I’m conducting an informal study of the different types of backgrounds in photos—it’s a vastly understudied area of photo history. Here’s an overview:
In the 1840s and 1850s daguerreotypists really didn’t use backgrounds. Their focus was capturing a likeness of a person, not making the pictures look like they were taken outdoors.
In the 1860s, suddenly you start seeing the wall behind the sitter. You can see the blank wall and the moulding at the base. At some point in the late 1850s photographers began offering handpainted copies of images with gorgeous backgrounds painted in. Many of you probably have these and wonder if they’re photographs or paintings. They’re actually both.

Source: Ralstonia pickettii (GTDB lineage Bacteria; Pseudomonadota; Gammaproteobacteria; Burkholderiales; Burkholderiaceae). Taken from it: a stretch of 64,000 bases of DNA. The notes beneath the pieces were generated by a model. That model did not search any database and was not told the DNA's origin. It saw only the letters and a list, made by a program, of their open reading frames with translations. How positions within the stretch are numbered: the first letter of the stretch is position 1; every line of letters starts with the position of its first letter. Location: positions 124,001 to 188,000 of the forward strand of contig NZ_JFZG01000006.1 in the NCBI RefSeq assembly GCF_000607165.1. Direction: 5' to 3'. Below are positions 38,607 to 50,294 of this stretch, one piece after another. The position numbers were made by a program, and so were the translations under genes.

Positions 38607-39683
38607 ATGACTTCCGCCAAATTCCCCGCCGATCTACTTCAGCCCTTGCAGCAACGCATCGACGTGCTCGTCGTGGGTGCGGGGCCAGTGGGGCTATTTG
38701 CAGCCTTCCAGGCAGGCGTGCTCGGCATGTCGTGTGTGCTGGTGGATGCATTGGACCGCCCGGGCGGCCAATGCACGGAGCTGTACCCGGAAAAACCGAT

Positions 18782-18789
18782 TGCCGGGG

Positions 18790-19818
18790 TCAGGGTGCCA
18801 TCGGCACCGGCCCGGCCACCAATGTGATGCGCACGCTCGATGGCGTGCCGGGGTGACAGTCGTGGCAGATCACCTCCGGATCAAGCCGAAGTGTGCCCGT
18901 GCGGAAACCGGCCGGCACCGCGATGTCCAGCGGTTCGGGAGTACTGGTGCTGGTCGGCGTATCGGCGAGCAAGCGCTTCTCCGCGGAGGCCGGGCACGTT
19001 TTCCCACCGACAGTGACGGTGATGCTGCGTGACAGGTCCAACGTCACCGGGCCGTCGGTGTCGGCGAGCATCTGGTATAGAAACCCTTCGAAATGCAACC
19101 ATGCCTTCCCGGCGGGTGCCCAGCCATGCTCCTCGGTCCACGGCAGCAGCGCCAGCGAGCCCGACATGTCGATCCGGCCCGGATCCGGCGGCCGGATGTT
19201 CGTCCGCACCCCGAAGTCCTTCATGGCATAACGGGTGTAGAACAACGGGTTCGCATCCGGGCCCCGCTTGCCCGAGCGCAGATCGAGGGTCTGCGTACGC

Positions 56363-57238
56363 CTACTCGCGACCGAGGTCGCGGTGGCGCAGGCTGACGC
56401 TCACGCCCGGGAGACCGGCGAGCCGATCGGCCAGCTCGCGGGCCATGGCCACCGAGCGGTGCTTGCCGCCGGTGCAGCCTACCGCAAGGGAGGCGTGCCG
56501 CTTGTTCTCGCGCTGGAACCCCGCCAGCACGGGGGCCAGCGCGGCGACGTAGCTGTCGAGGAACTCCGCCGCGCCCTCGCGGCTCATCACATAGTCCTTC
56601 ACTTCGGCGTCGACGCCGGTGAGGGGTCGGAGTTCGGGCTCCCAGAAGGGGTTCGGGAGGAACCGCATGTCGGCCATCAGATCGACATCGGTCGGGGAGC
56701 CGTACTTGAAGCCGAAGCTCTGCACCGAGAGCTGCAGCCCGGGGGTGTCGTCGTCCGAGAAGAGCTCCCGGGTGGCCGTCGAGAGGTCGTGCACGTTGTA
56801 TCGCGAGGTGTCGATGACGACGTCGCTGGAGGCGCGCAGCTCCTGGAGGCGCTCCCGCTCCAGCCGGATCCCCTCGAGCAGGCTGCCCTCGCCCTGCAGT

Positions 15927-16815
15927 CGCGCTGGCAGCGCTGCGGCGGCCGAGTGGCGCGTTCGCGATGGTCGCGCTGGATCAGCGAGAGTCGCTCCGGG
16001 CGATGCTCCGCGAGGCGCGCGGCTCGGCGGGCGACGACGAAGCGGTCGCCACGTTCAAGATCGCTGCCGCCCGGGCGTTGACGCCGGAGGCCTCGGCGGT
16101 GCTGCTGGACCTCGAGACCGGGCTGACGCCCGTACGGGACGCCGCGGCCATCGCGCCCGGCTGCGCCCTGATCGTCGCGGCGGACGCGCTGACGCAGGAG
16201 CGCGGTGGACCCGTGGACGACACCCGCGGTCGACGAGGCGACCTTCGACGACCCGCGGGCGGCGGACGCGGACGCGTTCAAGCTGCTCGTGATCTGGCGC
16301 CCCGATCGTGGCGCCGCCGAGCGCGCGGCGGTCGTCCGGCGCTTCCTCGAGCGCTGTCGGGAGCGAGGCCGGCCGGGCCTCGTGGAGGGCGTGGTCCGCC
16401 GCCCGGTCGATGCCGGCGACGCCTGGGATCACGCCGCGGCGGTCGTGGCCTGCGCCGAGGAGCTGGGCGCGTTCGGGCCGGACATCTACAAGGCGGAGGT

In the late 19th century, photographers began paying artists to create backdrops. You’ve seen some of them in past columns. The backdrop and the architectural elements create a stage setting for the portrait. In photos taken at tourist resorts, you’re likely to see seaside scenes. In next few weeks I’ll share some interesting backgrounds I’ve purchased as examples.
One of the photographs I received was from Alissa Booth. These three boys were born in the period from 1911 to 1915. Notice the delicately painted backdrop. It’s professionally done and creates a nature scene so the boys look like they posed outdoors.